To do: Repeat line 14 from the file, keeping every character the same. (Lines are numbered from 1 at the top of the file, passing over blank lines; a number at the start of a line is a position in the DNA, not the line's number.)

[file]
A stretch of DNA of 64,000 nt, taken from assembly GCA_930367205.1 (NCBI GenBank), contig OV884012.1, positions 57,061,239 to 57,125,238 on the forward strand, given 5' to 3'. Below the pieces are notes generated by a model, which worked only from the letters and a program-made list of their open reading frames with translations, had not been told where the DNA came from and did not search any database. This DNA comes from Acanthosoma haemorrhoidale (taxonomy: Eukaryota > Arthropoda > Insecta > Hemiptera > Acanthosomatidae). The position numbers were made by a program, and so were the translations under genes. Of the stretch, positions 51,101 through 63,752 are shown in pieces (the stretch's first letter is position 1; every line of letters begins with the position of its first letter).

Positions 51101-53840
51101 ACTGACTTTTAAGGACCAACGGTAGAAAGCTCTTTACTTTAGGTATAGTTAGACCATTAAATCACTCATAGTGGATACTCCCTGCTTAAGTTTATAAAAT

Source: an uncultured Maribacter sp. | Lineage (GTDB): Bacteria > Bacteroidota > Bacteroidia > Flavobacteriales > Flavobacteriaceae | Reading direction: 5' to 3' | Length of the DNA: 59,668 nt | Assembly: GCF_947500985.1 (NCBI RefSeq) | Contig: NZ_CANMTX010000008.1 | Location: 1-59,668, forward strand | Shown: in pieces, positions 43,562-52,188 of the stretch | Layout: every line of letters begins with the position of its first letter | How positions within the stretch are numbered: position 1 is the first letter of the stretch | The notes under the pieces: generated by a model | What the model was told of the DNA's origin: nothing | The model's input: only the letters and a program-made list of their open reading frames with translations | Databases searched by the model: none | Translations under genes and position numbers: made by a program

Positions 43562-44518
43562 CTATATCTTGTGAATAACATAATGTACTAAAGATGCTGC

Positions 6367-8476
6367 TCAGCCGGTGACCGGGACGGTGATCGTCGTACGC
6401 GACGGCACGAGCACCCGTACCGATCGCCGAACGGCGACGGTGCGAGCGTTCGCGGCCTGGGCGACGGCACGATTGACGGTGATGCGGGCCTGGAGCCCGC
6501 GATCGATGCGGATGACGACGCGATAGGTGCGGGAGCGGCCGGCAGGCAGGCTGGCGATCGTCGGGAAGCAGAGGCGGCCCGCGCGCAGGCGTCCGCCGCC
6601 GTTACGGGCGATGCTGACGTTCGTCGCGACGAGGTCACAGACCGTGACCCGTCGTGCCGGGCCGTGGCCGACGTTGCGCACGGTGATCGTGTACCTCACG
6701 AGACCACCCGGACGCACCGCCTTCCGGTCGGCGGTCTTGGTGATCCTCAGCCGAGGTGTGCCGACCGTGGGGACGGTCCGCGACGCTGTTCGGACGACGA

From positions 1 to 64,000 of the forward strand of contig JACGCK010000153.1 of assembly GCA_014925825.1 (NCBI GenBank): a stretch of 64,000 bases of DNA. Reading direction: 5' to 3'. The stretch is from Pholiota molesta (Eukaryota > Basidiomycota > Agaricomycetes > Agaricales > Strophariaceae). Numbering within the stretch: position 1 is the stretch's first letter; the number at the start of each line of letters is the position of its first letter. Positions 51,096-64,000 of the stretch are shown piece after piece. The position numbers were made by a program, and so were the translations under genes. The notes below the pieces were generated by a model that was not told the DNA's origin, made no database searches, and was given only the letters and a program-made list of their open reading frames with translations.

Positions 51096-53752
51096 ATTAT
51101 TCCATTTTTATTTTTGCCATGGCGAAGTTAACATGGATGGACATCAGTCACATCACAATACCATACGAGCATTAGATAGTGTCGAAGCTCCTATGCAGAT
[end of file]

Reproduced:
Positions 51096-53752